For Abel, advocacy has been more than just a value: advocacy has been ingrained into his life. As the son of Ethiopian refugees, navigating through his culture and two identities has felt compromising and challenging at times. His Ethiopian Orthodox faith has provided him with a loving community where he works to grow, understand, and serve others. As the middle child of five, Abel held a great amount of responsibilities. His younger brother Yonathan was born with autism and with their closeness in age, Abel empathized with the barriers Yonathan faced. At school, Abel found himself acting as the mediator between Yonathan and his teachers. He always expressed Yonathan’s needs to ensure his education was not impeded. These experiences with Yonathan established Abel’s foundation for advocacy and empathy, and also offered new lenses in the way he viewed education disparities and its intersection with mental illnesses.
A vital aspect of Abel’s advocacy is empowering the voices of students of color and pushing towards equitable education for marginalized communities. As the student government president, he established the first Race & Equity committee at his high school and led a walkout of 700+ students in response to a school board decision that ignored student voice.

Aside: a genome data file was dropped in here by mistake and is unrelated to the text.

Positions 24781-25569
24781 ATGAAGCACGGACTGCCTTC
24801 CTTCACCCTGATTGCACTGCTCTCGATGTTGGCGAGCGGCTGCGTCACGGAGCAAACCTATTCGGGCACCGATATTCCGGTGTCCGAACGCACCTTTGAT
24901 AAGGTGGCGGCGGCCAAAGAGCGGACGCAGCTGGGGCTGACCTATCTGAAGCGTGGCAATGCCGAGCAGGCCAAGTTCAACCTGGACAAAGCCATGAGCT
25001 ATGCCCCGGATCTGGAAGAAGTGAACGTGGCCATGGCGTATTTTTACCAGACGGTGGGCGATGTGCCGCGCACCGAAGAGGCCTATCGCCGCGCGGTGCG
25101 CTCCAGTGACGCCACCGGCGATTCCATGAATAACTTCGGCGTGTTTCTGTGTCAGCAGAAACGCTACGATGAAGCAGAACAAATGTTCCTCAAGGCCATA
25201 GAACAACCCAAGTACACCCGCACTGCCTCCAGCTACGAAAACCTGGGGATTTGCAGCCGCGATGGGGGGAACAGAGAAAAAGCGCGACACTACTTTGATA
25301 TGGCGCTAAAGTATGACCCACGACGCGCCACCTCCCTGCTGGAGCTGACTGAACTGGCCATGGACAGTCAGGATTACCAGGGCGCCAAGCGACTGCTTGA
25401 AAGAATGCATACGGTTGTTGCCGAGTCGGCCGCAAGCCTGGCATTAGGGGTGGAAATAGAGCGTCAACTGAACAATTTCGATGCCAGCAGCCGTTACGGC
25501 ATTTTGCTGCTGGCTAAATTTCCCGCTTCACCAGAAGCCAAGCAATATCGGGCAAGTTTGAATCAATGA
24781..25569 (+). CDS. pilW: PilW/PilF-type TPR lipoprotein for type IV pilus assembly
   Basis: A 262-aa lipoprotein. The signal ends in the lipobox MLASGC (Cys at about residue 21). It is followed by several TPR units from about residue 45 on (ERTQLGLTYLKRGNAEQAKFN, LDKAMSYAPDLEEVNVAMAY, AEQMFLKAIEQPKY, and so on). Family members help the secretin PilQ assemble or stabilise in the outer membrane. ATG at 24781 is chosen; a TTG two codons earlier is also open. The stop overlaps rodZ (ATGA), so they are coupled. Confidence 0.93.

Spoken word has also allowed him to engage in advocacy. He first utilized spoken word to understand his older brother’s schizophrenia. Over time though, his spoken word evolved by shedding light on other issues disproportionately affecting his community, such as mass incarceration. He then became a YouthSpeaks intern, where he created spaces for youth to utilize spoken word as a tool to fight different forms of oppression.
Abel took part in the Leadership Enterprise for a Diverse America (LEDA) Program at Princeton University for 7-weeks to grow his leadership and broaden his perspective. He collaborated with a LEDA scholar to organize the Nolawi Scholarship— an organization that funds Ethiopian students from a low socioeconomic background to attend private high schools in Ethiopia. Abel enjoys entrepreneurship and working with others to create solutions.
Abel seeks to open doors for underrepresented students through various platforms; he published an article with the Seattle Times that highlighted racial disparities in university business schools, and the need to invest in non-profit organizations. He continues to build his advocacy and policy influence on the national level. He was a part of American Civil Liberties Union’s Summer Advocacy Institute, and proposed policy regarding mass incarceration to former U.S. Senator Al Franken.
Abel plans to attend Harvard College and study government, specifically education and poverty policy. During his time at Capitol Hill in Washington D.C., Abel was moved by the lack of diversity in those creating policy. He believes that in order for our government to create equitable legislation, there’s a need for policymakers to emerge from underserved communities. In order for Abel to have a career in office, he understands that his service and commitment to advocacy must start now within his community, and aspires to create policy that is inclusive of his community.